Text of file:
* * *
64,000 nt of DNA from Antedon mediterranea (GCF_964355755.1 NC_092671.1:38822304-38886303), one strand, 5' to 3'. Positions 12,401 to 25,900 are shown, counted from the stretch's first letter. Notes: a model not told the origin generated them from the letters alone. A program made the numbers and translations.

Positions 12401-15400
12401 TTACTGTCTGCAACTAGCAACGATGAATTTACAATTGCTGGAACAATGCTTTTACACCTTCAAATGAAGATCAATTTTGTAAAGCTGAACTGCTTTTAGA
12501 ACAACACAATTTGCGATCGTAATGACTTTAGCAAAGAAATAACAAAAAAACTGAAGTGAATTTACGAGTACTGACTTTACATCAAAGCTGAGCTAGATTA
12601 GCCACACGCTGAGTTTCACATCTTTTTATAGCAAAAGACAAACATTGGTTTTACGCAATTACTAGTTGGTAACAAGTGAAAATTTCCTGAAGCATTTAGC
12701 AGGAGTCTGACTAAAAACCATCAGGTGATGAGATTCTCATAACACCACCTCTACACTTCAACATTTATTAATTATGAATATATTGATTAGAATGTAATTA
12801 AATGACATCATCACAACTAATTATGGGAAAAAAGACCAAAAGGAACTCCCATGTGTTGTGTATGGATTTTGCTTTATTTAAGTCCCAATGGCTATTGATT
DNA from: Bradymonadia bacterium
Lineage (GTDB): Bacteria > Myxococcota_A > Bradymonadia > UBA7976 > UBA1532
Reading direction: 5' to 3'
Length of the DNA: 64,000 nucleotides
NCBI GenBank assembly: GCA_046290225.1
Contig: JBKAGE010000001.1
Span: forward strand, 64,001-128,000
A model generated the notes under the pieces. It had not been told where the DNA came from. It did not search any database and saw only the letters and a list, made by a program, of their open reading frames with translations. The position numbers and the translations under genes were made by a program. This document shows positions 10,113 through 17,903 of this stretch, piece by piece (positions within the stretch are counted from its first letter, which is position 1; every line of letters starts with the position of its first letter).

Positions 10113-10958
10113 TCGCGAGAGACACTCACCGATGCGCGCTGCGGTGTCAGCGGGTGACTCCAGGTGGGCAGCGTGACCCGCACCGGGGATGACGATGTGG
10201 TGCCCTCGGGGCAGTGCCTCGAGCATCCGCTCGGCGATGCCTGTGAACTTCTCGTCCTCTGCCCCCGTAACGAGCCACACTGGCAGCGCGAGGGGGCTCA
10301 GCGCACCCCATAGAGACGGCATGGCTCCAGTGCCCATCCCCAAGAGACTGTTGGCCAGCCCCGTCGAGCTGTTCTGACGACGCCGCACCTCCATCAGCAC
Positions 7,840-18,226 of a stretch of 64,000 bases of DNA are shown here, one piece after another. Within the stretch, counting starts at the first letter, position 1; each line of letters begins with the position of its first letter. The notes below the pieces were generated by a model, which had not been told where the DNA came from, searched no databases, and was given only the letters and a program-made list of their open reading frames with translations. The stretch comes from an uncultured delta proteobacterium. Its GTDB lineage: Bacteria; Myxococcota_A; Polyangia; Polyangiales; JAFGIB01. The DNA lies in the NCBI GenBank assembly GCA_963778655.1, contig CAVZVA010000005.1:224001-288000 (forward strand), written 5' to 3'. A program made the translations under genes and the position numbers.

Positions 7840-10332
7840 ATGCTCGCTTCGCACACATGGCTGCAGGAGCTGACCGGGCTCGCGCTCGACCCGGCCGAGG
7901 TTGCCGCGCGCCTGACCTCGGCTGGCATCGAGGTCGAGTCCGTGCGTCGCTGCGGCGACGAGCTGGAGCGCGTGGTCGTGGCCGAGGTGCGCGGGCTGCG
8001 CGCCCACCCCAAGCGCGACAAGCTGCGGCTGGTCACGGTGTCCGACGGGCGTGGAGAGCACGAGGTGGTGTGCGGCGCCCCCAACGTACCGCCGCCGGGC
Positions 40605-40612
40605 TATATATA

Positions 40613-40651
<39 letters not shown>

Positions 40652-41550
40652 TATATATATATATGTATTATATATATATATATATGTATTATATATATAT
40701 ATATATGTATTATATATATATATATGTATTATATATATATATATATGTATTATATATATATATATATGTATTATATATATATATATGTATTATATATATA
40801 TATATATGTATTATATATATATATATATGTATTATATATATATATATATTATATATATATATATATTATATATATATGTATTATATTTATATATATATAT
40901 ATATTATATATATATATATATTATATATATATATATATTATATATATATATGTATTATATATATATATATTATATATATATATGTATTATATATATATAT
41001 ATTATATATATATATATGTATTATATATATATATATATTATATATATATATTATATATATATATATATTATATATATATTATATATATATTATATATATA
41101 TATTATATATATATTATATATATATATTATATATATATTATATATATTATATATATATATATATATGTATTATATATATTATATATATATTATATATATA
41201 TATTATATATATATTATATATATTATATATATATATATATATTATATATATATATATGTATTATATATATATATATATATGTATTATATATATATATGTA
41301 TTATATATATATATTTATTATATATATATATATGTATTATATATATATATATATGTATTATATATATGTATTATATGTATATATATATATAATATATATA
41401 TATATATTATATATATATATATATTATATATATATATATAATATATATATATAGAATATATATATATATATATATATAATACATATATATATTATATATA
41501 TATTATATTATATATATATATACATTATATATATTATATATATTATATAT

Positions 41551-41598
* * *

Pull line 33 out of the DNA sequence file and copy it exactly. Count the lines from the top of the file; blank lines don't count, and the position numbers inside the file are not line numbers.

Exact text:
40901 ATATTATATATATATATATATTATATATATATATATATTATATATATATATGTATTATATATATATATATTATATATATATATGTATTATATATATATAT